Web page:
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How to Achieve Your New Year Piano Resolutions (2022) 🎆

Charmaine Li  /  Articles / Jan 1

Happy New Year! It’s January 1 and people all over the world are making goals for 2022. Sometimes, these goals get achieved. Sometimes, not so much. In fact, studies showed that 80% of people fail their resolutions by February and only 19% of people maintain their goals for two years.

As piano players ourselves, we want you to achieve your 2022 piano goals. So if you want to learn how to play piano in 2022, you’ve come to the right place!

  1. Why New Year Resolutions Fail
  2. 8 Ways to Achieve Your Piano Goals in 2022
  3. Piano Lessons to Inspire You

Why New Year Resolutions Fail

Every year, people all over the world sign up for gym memberships, learn new recipes, or buy a stack of books to read only to completely forget it all by February.

New Year’s resolutions are difficult to keep, and if you struggle with them, you’re not alone. So why are they so challenging? There are several reasons:

Vague Goals

Having a goal to “get better at piano” is laudable, but it’s also difficult to measure. And what does “better” mean anyway?  Try being specific about what you want to accomplish.

Overly Strict

However, being too rigidly specific in your goal-setting can backfire. So, set parameters but don’t be too strict. Try “I will learn between three and five songs by summer” rather than “I will learn five songs by June 1” or “I will get better this year.”

Overly Challenging

It’s okay to be ambitious, but shooting too high may set you up for disappointment if you run into unexpected roadblocks along the way. Be realistic about what you can achieve in a year.

Willpower

Self-control is not that simple, and willpower tends to deplete — the rate of which can depend on things outside our control such as socioeconomic status. And people who seem to have better self-control tend to actually like their tasks (ie. exercising, eating vegetables). They also structure their lives in a way that makes achieving easy, such as buying lots of healthy snacks and not keeping unhealthy food in the house.

One thing we like to remind piano players is remembering your “why.” We’ll go over other ways to achieve your goals next.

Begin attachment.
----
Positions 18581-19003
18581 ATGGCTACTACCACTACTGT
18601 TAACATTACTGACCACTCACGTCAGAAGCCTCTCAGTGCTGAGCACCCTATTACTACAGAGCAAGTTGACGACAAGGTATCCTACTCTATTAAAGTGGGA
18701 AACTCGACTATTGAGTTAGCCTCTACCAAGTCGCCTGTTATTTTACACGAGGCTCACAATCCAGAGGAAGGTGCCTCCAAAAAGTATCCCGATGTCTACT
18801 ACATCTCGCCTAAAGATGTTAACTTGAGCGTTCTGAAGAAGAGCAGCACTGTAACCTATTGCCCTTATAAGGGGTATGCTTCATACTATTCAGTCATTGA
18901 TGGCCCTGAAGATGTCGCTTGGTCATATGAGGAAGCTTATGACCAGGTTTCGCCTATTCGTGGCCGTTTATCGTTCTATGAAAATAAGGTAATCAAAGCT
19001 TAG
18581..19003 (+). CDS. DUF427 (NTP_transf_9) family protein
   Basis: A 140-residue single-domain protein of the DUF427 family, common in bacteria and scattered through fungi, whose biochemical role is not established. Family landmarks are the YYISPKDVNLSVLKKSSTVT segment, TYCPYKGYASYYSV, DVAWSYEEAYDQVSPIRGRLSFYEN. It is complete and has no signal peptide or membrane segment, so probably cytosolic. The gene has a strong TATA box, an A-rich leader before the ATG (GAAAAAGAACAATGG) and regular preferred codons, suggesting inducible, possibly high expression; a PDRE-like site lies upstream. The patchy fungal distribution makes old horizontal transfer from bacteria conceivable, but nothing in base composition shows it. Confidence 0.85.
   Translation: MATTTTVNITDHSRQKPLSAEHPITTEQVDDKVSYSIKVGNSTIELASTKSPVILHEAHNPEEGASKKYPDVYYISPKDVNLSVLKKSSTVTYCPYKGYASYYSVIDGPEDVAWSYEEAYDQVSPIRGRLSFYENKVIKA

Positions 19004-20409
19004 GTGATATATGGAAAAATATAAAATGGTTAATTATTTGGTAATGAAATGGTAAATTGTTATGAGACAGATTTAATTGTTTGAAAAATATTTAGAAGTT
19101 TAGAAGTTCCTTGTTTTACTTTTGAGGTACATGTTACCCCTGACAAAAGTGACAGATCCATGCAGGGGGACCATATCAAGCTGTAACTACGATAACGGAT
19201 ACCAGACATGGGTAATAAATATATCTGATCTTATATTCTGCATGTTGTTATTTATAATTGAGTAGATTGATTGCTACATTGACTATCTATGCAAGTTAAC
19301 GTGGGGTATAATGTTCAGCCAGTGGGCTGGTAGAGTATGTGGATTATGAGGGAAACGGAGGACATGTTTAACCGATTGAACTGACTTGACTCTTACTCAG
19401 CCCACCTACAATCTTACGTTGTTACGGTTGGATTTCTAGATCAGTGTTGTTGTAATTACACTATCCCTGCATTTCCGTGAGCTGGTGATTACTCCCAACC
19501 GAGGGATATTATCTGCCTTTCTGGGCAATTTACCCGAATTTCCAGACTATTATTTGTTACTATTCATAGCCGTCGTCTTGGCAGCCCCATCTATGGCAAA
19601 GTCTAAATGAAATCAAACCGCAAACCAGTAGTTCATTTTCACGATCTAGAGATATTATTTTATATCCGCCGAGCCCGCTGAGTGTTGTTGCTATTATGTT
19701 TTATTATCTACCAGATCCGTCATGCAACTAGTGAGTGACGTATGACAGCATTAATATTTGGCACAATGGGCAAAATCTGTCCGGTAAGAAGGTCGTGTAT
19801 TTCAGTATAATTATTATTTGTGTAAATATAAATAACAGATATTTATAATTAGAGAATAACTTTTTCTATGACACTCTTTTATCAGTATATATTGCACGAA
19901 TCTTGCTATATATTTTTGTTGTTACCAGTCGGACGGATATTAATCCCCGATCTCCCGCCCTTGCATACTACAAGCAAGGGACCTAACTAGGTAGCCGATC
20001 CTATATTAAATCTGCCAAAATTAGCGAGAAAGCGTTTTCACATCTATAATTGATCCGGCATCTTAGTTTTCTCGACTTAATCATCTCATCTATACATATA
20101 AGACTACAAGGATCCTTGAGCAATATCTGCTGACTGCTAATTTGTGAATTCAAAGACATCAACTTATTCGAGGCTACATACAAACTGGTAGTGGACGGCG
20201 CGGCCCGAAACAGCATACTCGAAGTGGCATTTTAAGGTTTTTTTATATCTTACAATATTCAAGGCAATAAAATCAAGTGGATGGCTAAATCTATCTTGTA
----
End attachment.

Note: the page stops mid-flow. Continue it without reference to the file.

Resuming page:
8 Ways to Achieve Your Piano Goals in 2022

The good news is there are many strategies to help you achieve your goals.

And you’re not alone. We’re piano people too, and we’re constantly finding new ways to motivate ourselves. Here are some ideas:

#1. Expect difficulty ✅

No one said learning to play a musical instrument would be easy. Learn to expect challenges, because no matter how musically gifted you are, there will be hard days. Expecting difficulty preps you mentally and you’ll feel less disappointment when there’s a roadblock.

#2. Create a safe space 🛋️

Scientists have found that people who achieve their goals don’t necessarily have superhuman willpower. Rather, they create a system that makes life easy for them, such as never having junk food in the house.

So, make practicing piano as easy for you as possible. Create a cozy space. Make it convenient. Make it comfortable. Not only will a good practice space encourage you to spend time in it, it can also help you get out of your comfort zone. For example, investing in a high-quality, comfortable set of headphones can encourage you to practice improvising because you’re in total privacy.

#3. Set SMART goals 🧠

This means goals that are:

SPECIFIC

“My goal is to play ‘Prelude in C Major.’”

MEASURABLE

“My goal is to play ‘Prelude in C Major’ at the correct tempo and have it memorized.”

ACHIEVABLE

“I have played pieces slightly easier than ‘Prelude in C Major,’ so it’s a realistic piece to learn.”

RELEVANT

“I want to play ‘Prelude in C Major’ because it’s my dad’s favorite piece and I want to surprise him on Father’s Day.”

TIME-BOUND

“I will learn ‘Prelude in C Major’ — memorized and at the right tempo — by Father’s Day!”

Worksheet with colorful handwriting.
Sample page with sample writing from the Pianote Practice Planner.

#4. Assemble your toolkit 🛠️

While you can definitely accomplish learning piano with just your brain, hands, and a piano, knowing your resources will help you in times of challenge. Here are some tools you might be interested in: